The following students Guilford County Schools students placed in the Region V Science Fair on Feb. 23 at SciWorks Science Center in Winston-Salem:
Elementary School (3-5 grades):
Achievement Award: Ketch Young; and Honorable Mention: Dylan Xayavong, both Nathanael Greene
Middle School: First place, Earth/Environmental, Thomas Martin, Northern Middle; second, Biology A, Max Beesley, Mendenhall; second place, Physical Science, Mary Helen Wood, Kiser; third, Technology/Engineering, Eppie Miller and Caleb Gosset, Southern Middle.
Thomas Martin’s project “Ice and Rings” also received the Vulcan Materials Best Earth/Environmental Project award and the Northwest Area Health Education Centers Best All-Around Project award in the middle school division. He received a plaque, cash awards and an invitation to the SciWorks Gala in June.
First place, Biology B, Timothy Woodard Jr., Dudley; second, Technology/Engineering, Nicole Shaw, The Academy at Smith. Timothy’s project “Manipulating the Helical Structure of a DNA Tile Weave on the Anticoagulant Potential” also received the Northwest Area Health Education Centers Best All-Around Project award in high school. He received a plaque, cash awards and an invitation to the SciWorks Gala in June.
Nicole’s “Weeping Well” also received the American Water Works Award for Best Water or Waste Water Project.
Middle schoolers Thomas Martin, Max Beesley and Mary Helen Wood, along with high schoolers Timothy Woodard Jr. and Nicole Shaw, will move on to the N.C. Science and Engineering Fair on March 26 in Raleigh.
To see a full list of winners and honorable mentions, visit http://www.gcsnc.com/pdfs/2011ScienceFair.pdf.
Allen Middle School students took first, second and third place at the N.C. A&T State University art contest designed to answer, “What Does Feb. 1 Mean to You?” Students from Karen Torrence’s art class created posters to represent the civil rights movement.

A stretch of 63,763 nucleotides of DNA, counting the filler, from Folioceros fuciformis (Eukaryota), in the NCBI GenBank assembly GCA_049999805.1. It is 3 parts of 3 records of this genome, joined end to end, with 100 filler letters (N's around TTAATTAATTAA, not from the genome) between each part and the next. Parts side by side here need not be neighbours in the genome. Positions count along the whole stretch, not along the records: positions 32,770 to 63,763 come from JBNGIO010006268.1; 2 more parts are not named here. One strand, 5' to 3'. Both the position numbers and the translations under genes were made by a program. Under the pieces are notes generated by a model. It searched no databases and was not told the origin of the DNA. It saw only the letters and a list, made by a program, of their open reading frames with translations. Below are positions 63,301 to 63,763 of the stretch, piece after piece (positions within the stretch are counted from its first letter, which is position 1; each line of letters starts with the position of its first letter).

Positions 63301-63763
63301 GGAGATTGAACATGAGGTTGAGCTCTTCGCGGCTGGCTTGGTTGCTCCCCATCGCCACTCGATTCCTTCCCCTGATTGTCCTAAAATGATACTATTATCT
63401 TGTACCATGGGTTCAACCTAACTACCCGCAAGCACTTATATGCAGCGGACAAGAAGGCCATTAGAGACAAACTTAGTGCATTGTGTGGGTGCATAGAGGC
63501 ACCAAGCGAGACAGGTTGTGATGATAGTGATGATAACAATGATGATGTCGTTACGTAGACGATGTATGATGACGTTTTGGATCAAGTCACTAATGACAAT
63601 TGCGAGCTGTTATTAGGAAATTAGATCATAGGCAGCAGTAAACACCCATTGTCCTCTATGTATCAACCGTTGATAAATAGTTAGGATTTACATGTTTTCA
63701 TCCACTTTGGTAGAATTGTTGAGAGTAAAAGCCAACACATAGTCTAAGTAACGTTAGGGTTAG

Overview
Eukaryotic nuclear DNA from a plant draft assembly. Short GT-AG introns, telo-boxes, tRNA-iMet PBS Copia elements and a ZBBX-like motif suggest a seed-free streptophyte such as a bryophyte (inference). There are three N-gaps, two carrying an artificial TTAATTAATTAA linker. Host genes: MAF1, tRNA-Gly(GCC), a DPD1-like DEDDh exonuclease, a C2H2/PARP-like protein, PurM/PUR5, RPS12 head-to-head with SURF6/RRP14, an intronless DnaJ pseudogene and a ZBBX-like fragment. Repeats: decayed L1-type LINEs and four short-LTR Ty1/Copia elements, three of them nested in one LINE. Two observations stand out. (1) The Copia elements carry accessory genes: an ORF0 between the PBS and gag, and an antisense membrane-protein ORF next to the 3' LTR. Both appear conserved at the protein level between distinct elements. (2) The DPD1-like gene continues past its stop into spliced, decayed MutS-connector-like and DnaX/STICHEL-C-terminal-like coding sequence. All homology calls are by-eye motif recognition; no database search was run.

Eighth-grader Jada Dalton created “Stool: A Difference,” first place. Juniper Nie, a seventh-grade student, won second place with “Seeing Hope;” and sixth-grader Nakia Scott took third with “Through the Storm.”
These students were invited to A&T for the 51st Feb. 1 Celebration.
Laura Peterson, a graduate of Our Lady of Grace School, won a third place award in music, division II from the Catholic Daughters of America National Education competition. Peterson placed first in the music competition on both the regional and state level, then advanced to compete on a national level, where she won third place.
Oak Ridge Military Academy’s Cadet Sgt. Dominic Chiellini has been selected as the 2010-11 Cadet of the Second Quarter and Cadet of the First Semester. He competed against other highly qualified students and won based on his leadership and academic accomplishments. He is the son of Stephen and Carole Chiellini.
Penn-Griffin High School senior Ryan Le has been accepted to the U.S. Coast Guard, The Citadel and United States Naval Academy. Le plans on attending the U.S. Naval Academy in the fall with full tuition, room and board, medical and dental benefits worth $350,000 over the next four years. At the end of his appointment, he will be commissioned as a ensign in the Navy.
Adeline Heeb, a senior at Penn-Griffin School for the Arts, has been honored for her exemplary volunteer service with a state-level Certificate of Excellence from the 2011 Prudential Spirit of Community Awards program. Heeb worked with Operation Christmas Child, a ministry of Samaritan’s Purse.
The 2011 North Carolina Junior Miss Scholarship Program was held Feb. 18-19 with 23 young women from across the state, including local residents Katherine Archer, Emily Bowden, Ene Ekoja and Capra Harris, competing for $25,000 in cash scholarships.
Archer, the Guilford County Junior Miss, was named the Preliminary Talent Winner. She performed “Csardas” by Vittorio Monti on the violin. Archer won a cash scholarship to the school of choice from N.C. Junior Miss and will return next year to perform in the 2012 N.C. Distinguished Young Women Program.
Northwest Middle School recently hosted 253 sixth-, seventh- and eighth-grade students from across Guilford County at the 15th annual Middle School Math Day.
The competition attracted students representing 14 public and private schools in Guilford County: Academy at Lincoln, Aycock Middle, Brown Summit Middle, Caldwell Academy, Canterbury School, High Point Christian Academy, Immaculate Heart of Mary, Jamestown Middle, Kernodle Middle, Kiser Middle, Northern Middle, Northwest Middle, Our Lady of Grace and Southwest Middle.